Preventing and treating STI's
for my planning 10 course
Published on: Mar 4, 2016
Transcripts - Preventing and treating STI's
Preventing and Treating STIs
• As with many other diseases, prevention is key. It's much easier to prevent STIs than to treat them.
The only way to completely prevent STIs is to abstain from all types of sexual contact. If someone
is going to have sex, the best way to reduce the chance of getting an STI is by using a condom.
• People who are considering having sex should get regular gynecological or male genital
examinations. There are two reasons for this. First, these exams give doctors a chance to teach
people about STIs so that they ca protect themselves. Second, regular exams give doctors more
opportunities to check for STIs while they're still in their earliest, most treatable stage.
• In order for these exams and visits to the doctor to be helpful, people should tell their doctors if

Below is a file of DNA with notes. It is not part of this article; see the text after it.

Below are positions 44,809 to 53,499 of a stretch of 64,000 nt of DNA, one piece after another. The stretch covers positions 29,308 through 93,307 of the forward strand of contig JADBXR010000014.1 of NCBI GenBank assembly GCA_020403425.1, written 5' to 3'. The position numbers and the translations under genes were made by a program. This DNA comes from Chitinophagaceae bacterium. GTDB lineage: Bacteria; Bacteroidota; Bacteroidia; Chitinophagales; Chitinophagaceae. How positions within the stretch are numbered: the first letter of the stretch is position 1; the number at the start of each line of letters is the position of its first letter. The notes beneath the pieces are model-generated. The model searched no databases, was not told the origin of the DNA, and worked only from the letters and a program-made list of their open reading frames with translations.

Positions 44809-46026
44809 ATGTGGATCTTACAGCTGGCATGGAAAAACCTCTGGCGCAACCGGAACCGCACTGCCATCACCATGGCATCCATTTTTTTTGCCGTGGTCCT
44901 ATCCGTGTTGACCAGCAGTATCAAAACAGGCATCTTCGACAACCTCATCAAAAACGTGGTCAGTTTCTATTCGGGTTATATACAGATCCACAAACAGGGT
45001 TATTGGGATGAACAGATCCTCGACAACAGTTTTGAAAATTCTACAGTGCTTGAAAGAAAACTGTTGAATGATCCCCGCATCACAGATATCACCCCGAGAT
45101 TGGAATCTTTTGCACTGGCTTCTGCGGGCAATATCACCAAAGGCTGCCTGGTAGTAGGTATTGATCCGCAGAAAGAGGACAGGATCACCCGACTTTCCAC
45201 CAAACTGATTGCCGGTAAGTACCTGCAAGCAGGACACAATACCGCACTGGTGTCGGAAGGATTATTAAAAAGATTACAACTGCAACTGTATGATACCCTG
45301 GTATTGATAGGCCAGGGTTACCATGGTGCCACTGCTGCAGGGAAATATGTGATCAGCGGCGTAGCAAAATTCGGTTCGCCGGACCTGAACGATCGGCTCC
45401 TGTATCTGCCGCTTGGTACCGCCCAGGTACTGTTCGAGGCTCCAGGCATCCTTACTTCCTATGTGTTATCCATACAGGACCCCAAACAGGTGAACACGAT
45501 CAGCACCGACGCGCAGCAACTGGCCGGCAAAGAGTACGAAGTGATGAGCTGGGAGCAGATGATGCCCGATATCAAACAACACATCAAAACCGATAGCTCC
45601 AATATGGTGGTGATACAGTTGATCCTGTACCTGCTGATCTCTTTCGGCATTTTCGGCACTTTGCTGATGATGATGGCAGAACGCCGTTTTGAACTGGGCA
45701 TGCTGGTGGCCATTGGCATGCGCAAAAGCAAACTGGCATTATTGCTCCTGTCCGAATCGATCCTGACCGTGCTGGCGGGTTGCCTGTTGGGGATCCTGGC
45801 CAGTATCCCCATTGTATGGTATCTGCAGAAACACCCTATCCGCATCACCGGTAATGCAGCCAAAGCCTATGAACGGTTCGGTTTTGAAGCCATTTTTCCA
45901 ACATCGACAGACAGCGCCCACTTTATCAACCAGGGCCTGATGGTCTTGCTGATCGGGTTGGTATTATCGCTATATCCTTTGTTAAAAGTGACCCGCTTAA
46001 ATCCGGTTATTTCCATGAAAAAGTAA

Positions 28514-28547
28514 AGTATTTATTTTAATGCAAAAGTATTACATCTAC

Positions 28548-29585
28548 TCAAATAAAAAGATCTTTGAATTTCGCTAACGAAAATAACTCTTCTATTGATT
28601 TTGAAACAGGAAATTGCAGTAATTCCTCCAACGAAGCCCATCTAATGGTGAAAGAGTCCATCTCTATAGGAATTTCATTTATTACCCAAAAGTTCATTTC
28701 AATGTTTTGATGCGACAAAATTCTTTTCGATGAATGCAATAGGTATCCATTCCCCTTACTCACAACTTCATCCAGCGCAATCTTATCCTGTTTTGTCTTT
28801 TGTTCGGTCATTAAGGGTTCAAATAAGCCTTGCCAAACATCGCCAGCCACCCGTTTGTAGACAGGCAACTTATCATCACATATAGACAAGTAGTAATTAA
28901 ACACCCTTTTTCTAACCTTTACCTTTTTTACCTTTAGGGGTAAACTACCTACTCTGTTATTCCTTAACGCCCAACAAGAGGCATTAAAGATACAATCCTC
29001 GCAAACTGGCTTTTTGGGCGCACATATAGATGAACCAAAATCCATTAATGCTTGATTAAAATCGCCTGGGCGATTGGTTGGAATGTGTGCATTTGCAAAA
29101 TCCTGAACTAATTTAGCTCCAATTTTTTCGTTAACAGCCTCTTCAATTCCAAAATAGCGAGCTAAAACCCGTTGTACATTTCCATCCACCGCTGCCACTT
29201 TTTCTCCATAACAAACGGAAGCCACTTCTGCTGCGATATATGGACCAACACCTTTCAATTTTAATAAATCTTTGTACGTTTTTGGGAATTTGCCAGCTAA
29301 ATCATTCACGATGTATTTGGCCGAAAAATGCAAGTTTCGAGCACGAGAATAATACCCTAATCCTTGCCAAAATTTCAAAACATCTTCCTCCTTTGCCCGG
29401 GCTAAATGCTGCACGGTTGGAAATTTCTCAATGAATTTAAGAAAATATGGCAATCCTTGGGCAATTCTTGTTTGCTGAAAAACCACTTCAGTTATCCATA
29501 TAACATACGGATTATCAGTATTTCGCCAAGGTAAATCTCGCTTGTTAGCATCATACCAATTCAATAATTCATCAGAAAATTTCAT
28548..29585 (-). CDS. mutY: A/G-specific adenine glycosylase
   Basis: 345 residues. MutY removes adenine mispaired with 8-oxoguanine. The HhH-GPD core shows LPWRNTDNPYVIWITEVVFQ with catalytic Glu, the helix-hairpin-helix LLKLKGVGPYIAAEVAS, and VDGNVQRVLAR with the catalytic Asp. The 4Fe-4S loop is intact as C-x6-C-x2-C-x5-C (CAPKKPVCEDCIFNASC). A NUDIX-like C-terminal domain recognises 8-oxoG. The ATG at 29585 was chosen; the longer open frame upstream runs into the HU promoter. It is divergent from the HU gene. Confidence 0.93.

they are thinking about having sex or if they have already started having sex. This is true for all
types of sex — oral, vaginal, and anal.
• Don't let embarrassment at the thought of having an STI keep you from seeking medical attention.
Waiting to see a doctor may allow a disease to progress and cause more damage. If you think you
may have an STI, or if you have had a partner who may have an STI, you should see a doctor right
• If you don't have a doctor or prefer not to see your family doctor, you may be able to find a local
clinic in your area where you can get a confidential exam. Some national and local organizations
operate STI hotlines staffed by trained specialists who can answer your questions and provide
referrals. Calls to these hotlines are confidential. One hotline you can call for information is the
British Columbia Health Information Line at 811.
• Not all infections in the genitals are caused by STIs. Sometimes people can get symptoms that
seem very like those of STIs, even though they've never had sex. For girls, a yeast infection can
easily be confused with an STI. Guys may worry about bumps on the penis that turn out to be
pimples or irritated hair follicles. That's why it's important to see a doctor if you ever have
questions about your sexual health.
Reviewed by: Larissa Hirsch, MD
Date reviewed: March 2007